Move from Point and Shoot to Digital Slr

As you go around with your little point and shoot camera, you may see people with their big fancy digital SLR cameras and all the lenses and flashes and think you need one of those. But how do you get from a little camera to which you are accustomed, to one of those with all the fancy knobs and switches? That is what this article is all about. This article will lay out a migration path from shooting with a point and shoot to taking pictures with a DSLR.

The first question that needs to be answered is why make the move to begin with. What is wrong with the pictures you are taking now and what problem will be solved by getting a new camera? If you just don’t like the pictures or think they don’t look as good as others you have seen, you need to start with the photographer. Get a basic book on photography and composition and learn some of the rules and guidelines for taking good pictures. If you are making mistakes with your point and shoot, a DSLR is only going to make your mistakes more expensive.

Okay, you have decided that a new camera is really what you need. Maybe you like shooting wildlife or sports and need to get in close with a big zoom lens, or you want some other functionality that is only offered on a DSLR. The next step is to buy one. There are two parts of a DSLR, the camera body and the lens. Both components have inexpensive versions all the way to outrageously expensive versions. Where do you start? If you aren’t sure about this, get a starter kit with the low end in both components. But if you want to spend more money and have to decide on an expensive body or an expensive lens, go with the lens. A high quality lens will outlast the camera body, so buy it right now and you will never have to buy it again.

Now you have a camera with a lens attached. We don’t care what lens at this point. How do you get started? All DSLRs have a full auto mode. Put the camera there while you are learning and you have an expensive point and shoot. This does all the thinking for you. Go out and shoot a lot. Look at what you have done, and learn how to improve on it. Read the manual. Shoot some more. Read the manual again. Learn every control on the camera by playing around, but leave it on full auto while you are taking pictures. This gives you the safety and security of a point and shoot while you learn the bells and whistles of the DSLR.

During this time, also experiment with the other programmed modes. These will be marked by a little flower, person, mountain, etc. Read the manual concerning these modes, but they will set the camera to different settings to give you the best image of portraits, close-ups, landscapes, etc. It allows a little bit more flexibility while still giving you that point and shoot safety net.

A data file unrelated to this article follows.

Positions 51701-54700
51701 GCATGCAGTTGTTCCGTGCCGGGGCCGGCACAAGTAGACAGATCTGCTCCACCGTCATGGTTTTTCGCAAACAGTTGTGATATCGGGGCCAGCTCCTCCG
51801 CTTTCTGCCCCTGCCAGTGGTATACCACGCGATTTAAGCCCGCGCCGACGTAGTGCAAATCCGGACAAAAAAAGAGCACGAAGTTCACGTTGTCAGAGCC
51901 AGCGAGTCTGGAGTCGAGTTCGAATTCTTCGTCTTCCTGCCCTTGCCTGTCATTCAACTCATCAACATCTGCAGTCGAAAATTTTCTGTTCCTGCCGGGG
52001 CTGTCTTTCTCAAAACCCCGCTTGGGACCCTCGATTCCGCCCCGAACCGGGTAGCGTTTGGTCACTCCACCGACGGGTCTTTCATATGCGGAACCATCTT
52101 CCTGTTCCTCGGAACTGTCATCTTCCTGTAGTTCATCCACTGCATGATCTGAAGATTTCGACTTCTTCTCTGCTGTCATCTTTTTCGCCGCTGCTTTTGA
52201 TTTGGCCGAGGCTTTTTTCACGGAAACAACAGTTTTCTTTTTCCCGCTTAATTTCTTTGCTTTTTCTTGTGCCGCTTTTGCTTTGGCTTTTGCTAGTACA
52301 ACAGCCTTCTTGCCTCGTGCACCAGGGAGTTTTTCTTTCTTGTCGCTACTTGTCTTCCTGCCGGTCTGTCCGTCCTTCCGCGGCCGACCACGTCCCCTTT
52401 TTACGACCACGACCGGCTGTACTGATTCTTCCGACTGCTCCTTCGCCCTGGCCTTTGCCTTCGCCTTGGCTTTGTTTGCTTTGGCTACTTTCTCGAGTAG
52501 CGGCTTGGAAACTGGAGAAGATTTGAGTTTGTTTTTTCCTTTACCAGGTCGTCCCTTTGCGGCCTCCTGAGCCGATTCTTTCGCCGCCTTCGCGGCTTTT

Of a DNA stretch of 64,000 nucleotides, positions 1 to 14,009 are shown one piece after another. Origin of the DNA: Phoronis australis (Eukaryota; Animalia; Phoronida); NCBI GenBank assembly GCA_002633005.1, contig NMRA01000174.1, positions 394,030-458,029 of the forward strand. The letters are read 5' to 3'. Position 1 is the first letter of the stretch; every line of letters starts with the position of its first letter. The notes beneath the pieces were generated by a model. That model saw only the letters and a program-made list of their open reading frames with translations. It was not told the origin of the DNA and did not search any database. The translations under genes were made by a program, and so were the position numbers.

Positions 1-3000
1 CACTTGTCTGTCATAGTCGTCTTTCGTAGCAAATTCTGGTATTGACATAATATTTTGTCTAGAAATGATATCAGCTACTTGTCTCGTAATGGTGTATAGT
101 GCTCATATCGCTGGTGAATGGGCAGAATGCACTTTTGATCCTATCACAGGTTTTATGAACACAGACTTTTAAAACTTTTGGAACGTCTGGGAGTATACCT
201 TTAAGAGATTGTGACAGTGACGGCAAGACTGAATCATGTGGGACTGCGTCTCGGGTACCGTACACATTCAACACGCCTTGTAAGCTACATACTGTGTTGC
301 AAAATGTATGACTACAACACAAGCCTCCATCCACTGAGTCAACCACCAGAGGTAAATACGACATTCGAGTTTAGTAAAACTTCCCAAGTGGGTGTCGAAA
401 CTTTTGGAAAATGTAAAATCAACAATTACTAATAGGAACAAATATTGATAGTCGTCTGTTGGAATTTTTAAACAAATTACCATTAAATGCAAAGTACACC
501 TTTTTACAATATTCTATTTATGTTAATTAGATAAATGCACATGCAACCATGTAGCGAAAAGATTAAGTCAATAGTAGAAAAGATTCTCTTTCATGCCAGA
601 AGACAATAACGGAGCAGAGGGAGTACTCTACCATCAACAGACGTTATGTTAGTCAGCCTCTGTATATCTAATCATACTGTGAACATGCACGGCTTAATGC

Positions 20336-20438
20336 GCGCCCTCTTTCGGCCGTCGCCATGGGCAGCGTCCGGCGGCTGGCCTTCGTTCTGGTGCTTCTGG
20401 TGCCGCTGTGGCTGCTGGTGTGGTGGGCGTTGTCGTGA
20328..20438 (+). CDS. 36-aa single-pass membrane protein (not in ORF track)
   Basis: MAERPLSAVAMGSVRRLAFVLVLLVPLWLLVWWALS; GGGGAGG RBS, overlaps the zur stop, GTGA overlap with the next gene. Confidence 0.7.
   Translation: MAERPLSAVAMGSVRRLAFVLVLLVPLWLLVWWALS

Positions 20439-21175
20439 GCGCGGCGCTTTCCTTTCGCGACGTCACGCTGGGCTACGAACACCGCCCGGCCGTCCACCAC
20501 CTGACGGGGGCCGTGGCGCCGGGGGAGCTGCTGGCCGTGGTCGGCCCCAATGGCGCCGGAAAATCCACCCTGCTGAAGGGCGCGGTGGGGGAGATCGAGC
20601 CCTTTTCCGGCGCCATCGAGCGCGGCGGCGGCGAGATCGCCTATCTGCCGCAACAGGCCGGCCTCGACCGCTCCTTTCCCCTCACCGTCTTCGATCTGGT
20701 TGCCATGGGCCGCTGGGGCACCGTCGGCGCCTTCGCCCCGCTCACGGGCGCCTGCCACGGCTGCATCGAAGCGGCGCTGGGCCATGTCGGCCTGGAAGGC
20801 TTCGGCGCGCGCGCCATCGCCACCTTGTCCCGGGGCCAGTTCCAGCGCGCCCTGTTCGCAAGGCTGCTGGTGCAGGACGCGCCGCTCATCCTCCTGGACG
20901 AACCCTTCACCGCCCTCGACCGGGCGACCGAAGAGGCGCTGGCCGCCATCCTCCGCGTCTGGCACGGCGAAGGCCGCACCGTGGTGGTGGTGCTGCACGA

Next move the camera from Auto to P or program mode. This is usually marked by a green bar on the selector dial. This still picks the shutter speed and aperture for you (you know what those are from reading the manual, right?), but it allows you to change and experiment with other settings, such as the ISO and white balance. At this setting, you can play and experiment with all the other settings on the camera without having to think about exposure. Get familiar with these settings and understand how each affects the picture before moving on.

Now you are ready to learn more about the exposure. As you know from your reading, this is based on the relationship between shutter speed and aperture. So now you are going to work on these a bit. Start with Aperture Priority mode. Set the camera there and change the aperture to f8 or f5.6. Now go shoot different subjects under different lighting conditions and watch how the camera changes the shutter speed for each one. Also look at the final result and see how the combination of these apertures and shutter speed affected each picture. Look at the ones that didn’t come out at all and determine from the shutter speed and aperture what went wrong. Was it blurry because the shutter’s speed was too slow? Once you are comfortable, change the aperture to all the other settings. Experiment with the extremes your lens allows from 2.8 to 22 and see how these affect the final image.

Now do the same thing with Shutter Priority. Start at 1/200th or so. Observe how different light affects the aperture and do the same experiments you did with aperture priority. Now move the shutter speed down and learn how slow you can set it and still get good hand held images. Move it up to the fastest speed you can and see how this stops movement and affects depth of field.

And finally, once you have mastered these two techniques, move it up to full manual mode. Don’t worry, the camera will still meter the light and tell you if it is too dark or too light. Also remember, it’s digital. You get to delete your mistakes. Learning manual mode will greatly enhance your understanding of how shutter speed and aperture work together to change the way an image looks.

The main things to remember about all this are to read the manuals, experiment, and then learn from your mistakes. Owning and using a digital SLR camera can be a very rewarding experience, but there is some time and learning involved. At the end, though, you will be a better photographer.